Austin Kleon tells us to "become a documentarian of what you do". This post is an exercise in just that. Over the last few weeks I have been prototyping a framework around my philosophy of operations management and distilling it down to a few fundamental ideas. This post describes the process that I used.

First, a little backstory... If you are new here and don't know, I am in the process of building a consulting business using lessons learned from 25+ years of biotechnology start ups, scale ups, big wins, mishaps and lessons learned. Content that is a little more buttoned up lives over on my business website. This blog is the experimental site... the workshop where I test things out, veer off topic, and experiment with ideas before they are ready for the main site.

Anyhow, today in the workshop we are going over frameworks...

How I Knew I Needed a Framework

A little more backstory and context.. It only took about a week or so into my new venture to come to the realization that my business needs a framework.

Before formal launch I met with friends and mentors to go over my business idea. I quickly ran into a problem: I found myself rambling and blending business systems, start up plans, product ideas and consulting solutions into one messy topic (the beer served at these meetings might not have helped).

Anyhow, as I was explaining what I wanted to do I found that there were too many ideas, topic, connections, and examples on the table at any given time causing the thought process to be non-linear. I quickly realized that if I was going to communicate with a client or customer, build another blog or website, run some online marketing and grow my business I needed to get really clear on what exactly I am planning to do.

Conclusion... In order to communicate the ideas I had effectively, I needed a framework that people could follow to see how they come together.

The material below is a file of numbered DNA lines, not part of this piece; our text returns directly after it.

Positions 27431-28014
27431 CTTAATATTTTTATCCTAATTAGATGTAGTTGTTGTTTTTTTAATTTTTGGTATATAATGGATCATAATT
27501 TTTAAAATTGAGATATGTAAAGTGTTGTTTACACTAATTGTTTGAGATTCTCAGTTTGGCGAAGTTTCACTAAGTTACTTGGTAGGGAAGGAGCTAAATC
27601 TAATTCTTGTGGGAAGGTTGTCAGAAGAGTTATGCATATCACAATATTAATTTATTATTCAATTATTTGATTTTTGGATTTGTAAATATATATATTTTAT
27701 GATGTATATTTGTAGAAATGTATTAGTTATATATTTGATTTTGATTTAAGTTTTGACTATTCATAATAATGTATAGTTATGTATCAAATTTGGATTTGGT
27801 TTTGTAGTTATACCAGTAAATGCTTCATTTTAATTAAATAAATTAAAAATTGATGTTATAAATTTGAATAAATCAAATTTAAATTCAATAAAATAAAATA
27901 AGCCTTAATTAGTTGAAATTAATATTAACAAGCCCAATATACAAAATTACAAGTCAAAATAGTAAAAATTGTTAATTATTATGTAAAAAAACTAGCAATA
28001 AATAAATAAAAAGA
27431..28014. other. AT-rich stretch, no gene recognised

Which brings us to this topic, what is a framework?...

What is a Framework Thinking?

Framework thinking refers to the ability to understand complex systems by breaking them down into smaller, more manageable parts. This approach allows us to see how the different components of a system interact with each other and how changes in one area can affect the entire system.

Here are a few examples of my favorite ideas are already frameworks:

  • The habit loop is a framework for establishing healthy habits to improve performance
  • OKR is a framework for goal setting
  • Simon Sinek's Infinite Game is a framework for long term thinking
  • LEAN is a framework for operations optimization

By using a framework to analyze a system, we can identify patterns, relationships, and potential causes and effects. Frameworks can also help us identify gaps in our understanding and highlight areas that require further investigation.

So, a few weeks ago I realized that I needed to simplify my philosophies on leadership development, start up, scale up and communication into a framework. I began the process of pulling those ideas from my brain and laying them out on paper... but it was an iterative process.

So, how do you build a framework?

Brainstorm Phase - Stick A bunch of Post It's on a Whiteboard

In the Barlow approach, the first step in creating a framework is to stick a bunch of post its on a wall. This is the brainstorm phase - and it is chaotic by design. This phase can be accomplished with three common tools: a sharpie, a flat surface and a stack of post its.

Here is the general process:

Generate a Bunch of Ideas - The Capture Phase: